In September, the CRTC passed a law making it illegal for any media corporation to unduly hold exclusive rights to media content such as sports programming. This was in response to a complaint filed in January 2011 by TELUS claiming Bell Mobility had prevented it from obtaining rights to NFL and NHL content.
Today, the CRTC has followed through with that law called the New Media Exemption Order, stating that Bell did indeed have a significant competitive advantage. Part of the original complaint stated that “according to TELUS, the exclusive distribution on a mobile platform of selected NHL and NFL content by Bell represents an undue preference for Bell and subjects TELUS’ mobile service to an undue disadvantage contrary to Broadcasting Order 2009-660 (the New Media Exemption Order).”
TELUS is concerned that by being unable to offer the same sports broadcasts as its competitors it is being left out of one of the main driving forces of smartphone adoption. Bell offers its TV & Radio app on every new Android phone and tablet, along with its fleet of BlackBerry devices, and a similar app is available from the iOS App Store.
The complaint was originally filed in January after TELUS attempted to negotiate with each league on broadcast rights only to be told that Bell held exclusive access to that mobile content. Bell is countering by saying that its own access is limited to only a small portion of the available NHL and NFL games, and ultimately league executives control which mobile carriers get content.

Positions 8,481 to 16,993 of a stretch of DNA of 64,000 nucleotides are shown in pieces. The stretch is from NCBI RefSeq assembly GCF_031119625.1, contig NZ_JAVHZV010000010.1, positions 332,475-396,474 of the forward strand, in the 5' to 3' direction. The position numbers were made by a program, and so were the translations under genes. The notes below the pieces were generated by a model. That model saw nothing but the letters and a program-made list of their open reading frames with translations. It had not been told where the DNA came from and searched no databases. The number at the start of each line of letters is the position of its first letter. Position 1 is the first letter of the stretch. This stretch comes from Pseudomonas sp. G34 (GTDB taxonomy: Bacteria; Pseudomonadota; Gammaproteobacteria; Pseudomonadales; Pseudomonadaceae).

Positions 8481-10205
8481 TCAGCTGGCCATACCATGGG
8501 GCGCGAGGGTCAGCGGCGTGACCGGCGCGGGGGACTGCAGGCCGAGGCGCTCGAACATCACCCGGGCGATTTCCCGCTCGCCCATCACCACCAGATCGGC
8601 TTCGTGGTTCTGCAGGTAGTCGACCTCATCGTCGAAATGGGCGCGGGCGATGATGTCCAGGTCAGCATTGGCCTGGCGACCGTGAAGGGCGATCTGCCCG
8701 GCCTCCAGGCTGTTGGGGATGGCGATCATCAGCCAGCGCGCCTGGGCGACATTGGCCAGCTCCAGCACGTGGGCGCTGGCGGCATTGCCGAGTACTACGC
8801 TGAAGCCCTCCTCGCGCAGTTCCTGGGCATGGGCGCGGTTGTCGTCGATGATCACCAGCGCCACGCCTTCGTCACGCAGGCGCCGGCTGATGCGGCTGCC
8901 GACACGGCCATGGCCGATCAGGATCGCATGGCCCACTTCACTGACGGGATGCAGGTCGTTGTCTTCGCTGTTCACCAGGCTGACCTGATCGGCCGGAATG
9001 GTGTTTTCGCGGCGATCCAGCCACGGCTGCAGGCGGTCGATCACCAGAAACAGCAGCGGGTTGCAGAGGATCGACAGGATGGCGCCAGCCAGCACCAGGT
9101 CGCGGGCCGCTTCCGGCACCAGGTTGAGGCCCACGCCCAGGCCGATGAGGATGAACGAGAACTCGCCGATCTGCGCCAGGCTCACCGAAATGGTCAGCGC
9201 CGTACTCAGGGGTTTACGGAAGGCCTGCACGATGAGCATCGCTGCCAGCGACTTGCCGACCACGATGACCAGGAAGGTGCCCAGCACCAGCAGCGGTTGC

The ruling comes only days after Bell and Rogers together bought a majority share in MLSE, owners of the Toronto Raptors and Toronto Maple Leafs. During that press conference Bell CEO George Cope and Rogers CEO Nadir Mohamed stated that though they are looking to leverage the content to drive users to their own mobile networks, they are looking to license the broadcasts to competitors to maximize revenue.
According to the CRTC report, “Bell [is] to file a report with the Commission, by 30 January 2012, outlining the steps it will take to ensure TELUS access to the programming at issue at reasonable terms and to provide a copy of this report to TELUS.”
This will get very interesting, especially as the term “vertical integration” becomes a talking point in 2012. Bell and Rogers, along with big media companies like Shaw and Quebecor, are expanding control not only of the networks we use but the content that is streamed over them. With this ruling disallowing Bell exclusive and anti-competitive access to sports broadcasts, the CRTC is ostensibly preventing a sour precedent from being set in the Canadian telecom space.